James Webb Telescope just detected carbon dioxide on an exoplanet

“As soon as the data appeared on my screen, the whopping carbon dioxide feature grabbed me,” Zafar Rustamkulov, a graduate student at Johns Hopkins University and member of the JWST Transiting Exoplanet Community Early Release Science team, which undertook this investigation, said in the press release. β€œIt was a special moment, crossing an important threshold in exoplanet sciences.”

It’s a key moment for the James Webb Space Telescope. Launched on December 25, 2021, the telescope has a giant 21-foot (6.5-meter) gold-coated mirror that’s used to peer further into space with higher detail than ever before. Last month, the telescope stunned the world when NASA released its first images.

The NIRSpec, which captured the latest carbon dioxide readings, works through filtered starlight, which is based on the concept that different gases absorb various combinations of colors. The brightness differences in these can be analyzed by researchers when cross-referenced with a spectrum of wavelengths. In this way, the composition of an atmosphere can be determined.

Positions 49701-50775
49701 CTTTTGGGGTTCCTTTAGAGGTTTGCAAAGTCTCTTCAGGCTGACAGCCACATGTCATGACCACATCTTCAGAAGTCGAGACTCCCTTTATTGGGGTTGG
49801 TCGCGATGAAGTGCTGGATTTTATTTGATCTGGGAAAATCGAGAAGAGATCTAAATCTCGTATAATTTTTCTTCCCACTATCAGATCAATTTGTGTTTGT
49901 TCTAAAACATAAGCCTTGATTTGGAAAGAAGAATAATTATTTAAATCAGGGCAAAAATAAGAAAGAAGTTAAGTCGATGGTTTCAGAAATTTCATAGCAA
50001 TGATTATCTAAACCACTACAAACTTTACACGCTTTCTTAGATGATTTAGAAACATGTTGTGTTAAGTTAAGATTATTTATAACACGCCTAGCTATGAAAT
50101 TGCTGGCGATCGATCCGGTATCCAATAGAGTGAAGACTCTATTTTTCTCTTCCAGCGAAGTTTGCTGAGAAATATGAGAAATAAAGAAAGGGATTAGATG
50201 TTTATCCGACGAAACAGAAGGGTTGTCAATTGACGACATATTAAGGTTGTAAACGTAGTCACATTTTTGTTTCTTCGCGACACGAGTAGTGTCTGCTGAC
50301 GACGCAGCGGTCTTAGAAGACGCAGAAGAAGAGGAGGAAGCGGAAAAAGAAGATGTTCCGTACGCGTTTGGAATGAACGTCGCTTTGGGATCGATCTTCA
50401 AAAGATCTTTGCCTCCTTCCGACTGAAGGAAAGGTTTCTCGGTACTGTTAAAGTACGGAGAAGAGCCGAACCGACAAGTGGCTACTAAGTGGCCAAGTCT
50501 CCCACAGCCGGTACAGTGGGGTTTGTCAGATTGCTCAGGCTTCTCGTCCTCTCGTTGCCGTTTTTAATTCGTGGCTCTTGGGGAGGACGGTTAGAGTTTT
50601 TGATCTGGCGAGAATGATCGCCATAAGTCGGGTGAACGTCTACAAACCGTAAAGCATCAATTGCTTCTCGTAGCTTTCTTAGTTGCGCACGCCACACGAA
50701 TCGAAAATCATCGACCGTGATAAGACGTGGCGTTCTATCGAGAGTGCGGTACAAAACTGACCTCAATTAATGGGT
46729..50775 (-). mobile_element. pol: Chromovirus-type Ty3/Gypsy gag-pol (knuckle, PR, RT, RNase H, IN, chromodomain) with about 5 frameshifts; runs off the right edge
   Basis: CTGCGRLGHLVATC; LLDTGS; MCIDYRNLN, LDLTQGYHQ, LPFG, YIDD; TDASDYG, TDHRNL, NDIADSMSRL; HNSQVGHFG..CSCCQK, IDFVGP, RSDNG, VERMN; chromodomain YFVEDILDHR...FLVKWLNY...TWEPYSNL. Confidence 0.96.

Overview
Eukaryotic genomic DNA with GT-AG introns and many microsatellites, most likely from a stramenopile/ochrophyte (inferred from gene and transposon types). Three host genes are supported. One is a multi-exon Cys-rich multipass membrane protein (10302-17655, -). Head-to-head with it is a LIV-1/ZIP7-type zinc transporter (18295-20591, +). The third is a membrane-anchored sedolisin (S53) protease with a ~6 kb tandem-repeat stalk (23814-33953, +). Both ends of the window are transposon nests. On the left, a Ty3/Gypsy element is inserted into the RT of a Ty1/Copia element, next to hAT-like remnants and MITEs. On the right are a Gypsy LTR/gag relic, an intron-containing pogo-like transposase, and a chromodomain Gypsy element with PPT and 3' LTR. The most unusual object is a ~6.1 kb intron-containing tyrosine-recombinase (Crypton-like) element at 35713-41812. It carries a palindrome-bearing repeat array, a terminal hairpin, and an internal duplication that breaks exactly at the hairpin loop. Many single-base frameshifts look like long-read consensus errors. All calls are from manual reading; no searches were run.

Why WASP-39 b? The planet, first discovered back in 2011, is classed as a “transiting” one. In other words, it has an orbit that can be seen edge-on as opposed to from above, observations of starlight are particularly more convenient for researchers. Additionally, WASP-39 b tends to undergo frequent transits and with its inflated atmosphere makes quite the smooth target for transmission spectroscopy.

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